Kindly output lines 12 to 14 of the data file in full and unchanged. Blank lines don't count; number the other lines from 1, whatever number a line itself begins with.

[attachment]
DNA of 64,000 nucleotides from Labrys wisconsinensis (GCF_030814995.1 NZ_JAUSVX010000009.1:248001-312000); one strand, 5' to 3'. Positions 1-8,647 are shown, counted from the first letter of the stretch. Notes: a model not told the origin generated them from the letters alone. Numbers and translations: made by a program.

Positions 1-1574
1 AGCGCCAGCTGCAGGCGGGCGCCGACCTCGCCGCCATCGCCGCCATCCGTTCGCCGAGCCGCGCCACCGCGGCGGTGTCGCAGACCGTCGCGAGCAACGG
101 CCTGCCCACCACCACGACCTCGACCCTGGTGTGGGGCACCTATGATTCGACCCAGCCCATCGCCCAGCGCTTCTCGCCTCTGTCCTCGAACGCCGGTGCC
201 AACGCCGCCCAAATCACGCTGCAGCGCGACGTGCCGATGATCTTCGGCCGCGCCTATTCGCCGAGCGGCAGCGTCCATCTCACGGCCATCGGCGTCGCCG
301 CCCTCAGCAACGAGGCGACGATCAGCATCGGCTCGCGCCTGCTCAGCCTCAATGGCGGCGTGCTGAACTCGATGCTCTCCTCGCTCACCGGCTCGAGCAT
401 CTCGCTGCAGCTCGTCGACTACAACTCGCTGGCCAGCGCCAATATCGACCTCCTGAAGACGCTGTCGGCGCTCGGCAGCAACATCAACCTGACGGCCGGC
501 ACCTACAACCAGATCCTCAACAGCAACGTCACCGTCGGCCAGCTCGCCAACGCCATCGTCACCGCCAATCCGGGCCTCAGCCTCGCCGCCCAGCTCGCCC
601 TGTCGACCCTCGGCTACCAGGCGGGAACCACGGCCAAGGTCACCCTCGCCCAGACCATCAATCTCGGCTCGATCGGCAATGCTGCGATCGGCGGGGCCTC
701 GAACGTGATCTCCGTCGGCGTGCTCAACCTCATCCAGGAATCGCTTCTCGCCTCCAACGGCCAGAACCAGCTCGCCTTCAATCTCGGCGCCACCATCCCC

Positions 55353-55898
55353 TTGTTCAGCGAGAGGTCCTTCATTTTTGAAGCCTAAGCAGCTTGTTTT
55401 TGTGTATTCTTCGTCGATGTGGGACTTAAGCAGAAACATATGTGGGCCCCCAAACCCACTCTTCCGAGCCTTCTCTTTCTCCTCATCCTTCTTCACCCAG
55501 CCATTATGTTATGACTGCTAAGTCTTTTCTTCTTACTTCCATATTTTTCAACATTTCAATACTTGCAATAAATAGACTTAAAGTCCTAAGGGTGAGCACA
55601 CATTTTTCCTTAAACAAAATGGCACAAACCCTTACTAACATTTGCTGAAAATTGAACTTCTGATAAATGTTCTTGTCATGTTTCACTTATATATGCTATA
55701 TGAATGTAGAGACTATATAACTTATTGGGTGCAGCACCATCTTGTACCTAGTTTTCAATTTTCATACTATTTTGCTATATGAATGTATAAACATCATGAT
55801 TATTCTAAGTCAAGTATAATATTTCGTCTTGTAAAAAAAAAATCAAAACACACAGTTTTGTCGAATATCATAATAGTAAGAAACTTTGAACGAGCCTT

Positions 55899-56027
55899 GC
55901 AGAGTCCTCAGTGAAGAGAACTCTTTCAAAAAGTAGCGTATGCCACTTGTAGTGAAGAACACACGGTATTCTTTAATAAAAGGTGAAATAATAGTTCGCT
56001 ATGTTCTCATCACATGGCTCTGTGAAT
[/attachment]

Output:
55353 TTGTTCAGCGAGAGGTCCTTCATTTTTGAAGCCTAAGCAGCTTGTTTT
55401 TGTGTATTCTTCGTCGATGTGGGACTTAAGCAGAAACATATGTGGGCCCCCAAACCCACTCTTCCGAGCCTTCTCTTTCTCCTCATCCTTCTTCACCCAG
55501 CCATTATGTTATGACTGCTAAGTCTTTTCTTCTTACTTCCATATTTTTCAACATTTCAATACTTGCAATAAATAGACTTAAAGTCCTAAGGGTGAGCACA